having been of sufficiently high gra,l«»
to pay for the long haul necessary
before the building of the Salt Lako
railroad. A number of companies took
up claims and developed, them In a
small way so as to show their worth,
and, while keeping quiet about a num
ber of rlrh strikes, secured additional
properties until now, that the railroad
Is finished and the Iron horse skirts,
the base of the mountain range giving
a ready and easy outlet for ore, they
have thn Keater part of the best mineral
lnnd taken up. Although the extension
of the Santa Fe from Manvel to Ivan
pah gave an Impetus to development,
and attracted attention to the district,
It Is only now that Its worth Is begln
nlng*to be fully realized. ■ ■-. ;:'■;;
Among the several lioa Angeles com
panies in the district Is the Desert
Mining and Reduction company which
recently struck a ledge of seventy feet,
select Famples from which assay thou
sands of dollars to the ton. .Average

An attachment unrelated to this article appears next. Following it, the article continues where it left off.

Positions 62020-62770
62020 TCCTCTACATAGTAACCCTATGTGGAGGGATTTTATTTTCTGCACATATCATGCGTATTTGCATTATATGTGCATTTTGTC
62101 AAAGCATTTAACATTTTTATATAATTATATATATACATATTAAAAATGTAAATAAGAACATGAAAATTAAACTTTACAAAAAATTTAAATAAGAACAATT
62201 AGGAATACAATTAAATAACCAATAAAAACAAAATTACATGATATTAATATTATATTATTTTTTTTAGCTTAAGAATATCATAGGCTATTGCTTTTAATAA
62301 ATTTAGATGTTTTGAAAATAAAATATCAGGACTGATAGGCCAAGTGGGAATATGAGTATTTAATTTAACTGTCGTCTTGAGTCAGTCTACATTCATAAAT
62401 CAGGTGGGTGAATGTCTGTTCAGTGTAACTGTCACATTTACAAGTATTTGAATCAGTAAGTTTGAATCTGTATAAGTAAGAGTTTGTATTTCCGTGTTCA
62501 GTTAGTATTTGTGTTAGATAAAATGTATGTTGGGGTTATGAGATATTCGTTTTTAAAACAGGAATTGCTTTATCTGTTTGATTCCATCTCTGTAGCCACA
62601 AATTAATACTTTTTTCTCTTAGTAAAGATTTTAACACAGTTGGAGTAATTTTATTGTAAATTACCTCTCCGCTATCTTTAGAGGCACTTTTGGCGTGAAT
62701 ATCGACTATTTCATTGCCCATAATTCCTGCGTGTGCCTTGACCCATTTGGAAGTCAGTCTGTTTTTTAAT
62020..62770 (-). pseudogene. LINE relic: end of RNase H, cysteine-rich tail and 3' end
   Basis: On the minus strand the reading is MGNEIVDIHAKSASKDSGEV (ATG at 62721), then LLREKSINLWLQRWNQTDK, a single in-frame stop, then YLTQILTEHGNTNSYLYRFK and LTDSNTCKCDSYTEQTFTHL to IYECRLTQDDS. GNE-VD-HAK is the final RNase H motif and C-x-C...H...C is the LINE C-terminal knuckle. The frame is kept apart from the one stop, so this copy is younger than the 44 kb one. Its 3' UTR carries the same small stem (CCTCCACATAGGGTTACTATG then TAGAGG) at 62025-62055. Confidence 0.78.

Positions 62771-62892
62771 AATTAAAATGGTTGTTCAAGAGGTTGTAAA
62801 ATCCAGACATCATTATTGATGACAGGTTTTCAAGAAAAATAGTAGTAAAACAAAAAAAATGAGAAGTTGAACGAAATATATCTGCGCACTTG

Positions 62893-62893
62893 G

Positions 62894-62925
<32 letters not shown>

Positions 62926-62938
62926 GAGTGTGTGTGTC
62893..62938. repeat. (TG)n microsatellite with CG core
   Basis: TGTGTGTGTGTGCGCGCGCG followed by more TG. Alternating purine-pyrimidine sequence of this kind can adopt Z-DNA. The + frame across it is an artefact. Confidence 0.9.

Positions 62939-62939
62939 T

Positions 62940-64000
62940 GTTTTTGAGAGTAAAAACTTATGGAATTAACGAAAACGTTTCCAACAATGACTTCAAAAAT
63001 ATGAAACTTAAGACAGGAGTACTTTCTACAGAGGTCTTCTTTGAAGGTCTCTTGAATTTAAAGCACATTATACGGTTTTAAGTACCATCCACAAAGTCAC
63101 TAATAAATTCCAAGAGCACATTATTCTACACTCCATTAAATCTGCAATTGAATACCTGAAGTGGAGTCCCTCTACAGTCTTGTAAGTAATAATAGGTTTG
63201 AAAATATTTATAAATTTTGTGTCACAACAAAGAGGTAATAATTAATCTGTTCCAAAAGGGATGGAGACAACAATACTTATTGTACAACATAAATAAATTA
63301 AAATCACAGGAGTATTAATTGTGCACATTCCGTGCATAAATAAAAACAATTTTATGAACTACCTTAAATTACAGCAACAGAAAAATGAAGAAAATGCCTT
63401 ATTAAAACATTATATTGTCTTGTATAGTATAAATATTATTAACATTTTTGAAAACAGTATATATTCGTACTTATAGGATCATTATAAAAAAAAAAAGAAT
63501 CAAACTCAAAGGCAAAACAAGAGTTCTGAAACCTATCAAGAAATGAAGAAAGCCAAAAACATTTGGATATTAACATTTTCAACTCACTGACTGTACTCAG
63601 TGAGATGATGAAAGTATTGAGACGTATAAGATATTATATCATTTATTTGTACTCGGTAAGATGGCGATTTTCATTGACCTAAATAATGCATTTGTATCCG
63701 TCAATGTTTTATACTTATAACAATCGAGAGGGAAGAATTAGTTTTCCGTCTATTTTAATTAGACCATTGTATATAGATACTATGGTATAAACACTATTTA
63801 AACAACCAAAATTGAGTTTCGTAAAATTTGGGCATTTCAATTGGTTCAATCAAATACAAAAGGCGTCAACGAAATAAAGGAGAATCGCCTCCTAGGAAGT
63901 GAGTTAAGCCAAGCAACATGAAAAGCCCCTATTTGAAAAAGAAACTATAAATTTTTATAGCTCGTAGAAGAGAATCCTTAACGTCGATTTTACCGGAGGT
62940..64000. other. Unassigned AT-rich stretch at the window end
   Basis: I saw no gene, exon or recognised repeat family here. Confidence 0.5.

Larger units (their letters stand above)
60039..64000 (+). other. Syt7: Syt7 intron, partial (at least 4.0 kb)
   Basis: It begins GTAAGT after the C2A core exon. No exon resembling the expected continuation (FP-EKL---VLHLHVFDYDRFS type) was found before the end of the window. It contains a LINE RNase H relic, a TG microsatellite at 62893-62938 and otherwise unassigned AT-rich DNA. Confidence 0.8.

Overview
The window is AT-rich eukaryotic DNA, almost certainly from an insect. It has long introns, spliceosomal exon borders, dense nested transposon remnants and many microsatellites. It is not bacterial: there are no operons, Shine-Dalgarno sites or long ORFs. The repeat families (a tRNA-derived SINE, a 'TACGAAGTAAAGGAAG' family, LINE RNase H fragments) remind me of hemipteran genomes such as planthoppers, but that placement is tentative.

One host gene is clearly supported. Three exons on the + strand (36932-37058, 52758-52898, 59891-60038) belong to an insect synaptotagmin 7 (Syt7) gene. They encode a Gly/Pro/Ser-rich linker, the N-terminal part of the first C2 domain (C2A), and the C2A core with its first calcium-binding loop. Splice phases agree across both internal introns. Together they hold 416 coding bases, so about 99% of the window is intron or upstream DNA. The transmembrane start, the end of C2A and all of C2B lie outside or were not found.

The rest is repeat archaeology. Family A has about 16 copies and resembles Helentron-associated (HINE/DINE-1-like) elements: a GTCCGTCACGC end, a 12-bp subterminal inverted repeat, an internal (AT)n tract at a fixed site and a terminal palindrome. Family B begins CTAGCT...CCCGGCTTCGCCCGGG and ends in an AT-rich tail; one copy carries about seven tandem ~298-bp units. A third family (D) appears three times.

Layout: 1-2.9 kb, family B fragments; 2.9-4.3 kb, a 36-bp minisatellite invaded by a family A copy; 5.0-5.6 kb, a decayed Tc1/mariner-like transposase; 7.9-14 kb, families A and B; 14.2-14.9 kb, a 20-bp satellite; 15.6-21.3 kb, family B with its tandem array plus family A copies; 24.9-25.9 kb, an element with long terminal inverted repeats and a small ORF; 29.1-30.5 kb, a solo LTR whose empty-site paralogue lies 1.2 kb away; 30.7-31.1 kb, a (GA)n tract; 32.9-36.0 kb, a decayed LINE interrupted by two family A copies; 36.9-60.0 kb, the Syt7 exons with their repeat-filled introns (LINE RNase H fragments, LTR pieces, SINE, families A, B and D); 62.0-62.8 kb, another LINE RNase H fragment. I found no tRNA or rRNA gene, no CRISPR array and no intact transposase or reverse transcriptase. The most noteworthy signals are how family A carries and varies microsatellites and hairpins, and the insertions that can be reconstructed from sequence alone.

assays go $20 gold and 720 pounds of
copper to the ton. ThG width of the
ledge Is phenomenal and assays high.
Magnesite Is Found
Another valuable find on . this com
panyls property Is that of large bodies
of mica and magnesite, the latter be
ing found at a depth of forty feet on
property which was being developed
for the former. Magnesite Is a rich
find for a mining and smelting com
As a result of recent strikes there Is
considerable talk of the erection of
mills, smelters and other Improvements
In the near future. The district la so
situated that its trade of all kinds is
practically certain to come to Los An
geles, and its development Is another
evidence of the fact that in Southern
California there is one of the world's
mineral belts that is bound to contri
bute millions to the city's wealth. Ore
can be readily shipped to the smelter,
which is soon to reopen at Needles, at
$1 a ton. There is also an abundance
of water and timber in the mountains.
Development In Orange
A ten-mule team has left Bakersfleld
for the Silverado mining district, twen
ty miles east of Orange. The mules will
be used for hauling ore from the old
Dunlap mine to El Modena or Orange
for shipment. The mine is owned by
the Bourland Mine and Milling com
pany. The ore is crushed and sam
pled at the mine, where it is sacked
for haulmg 1 to the depot. From eight
to ten men are employed In the develop
ment of the properties. The one aver
ages about $200 per ton in gold and sil
ver, and according to reports the mine
is improving with 'development.
The Parallel Gold Mining company
has placed an order In Los Angeles for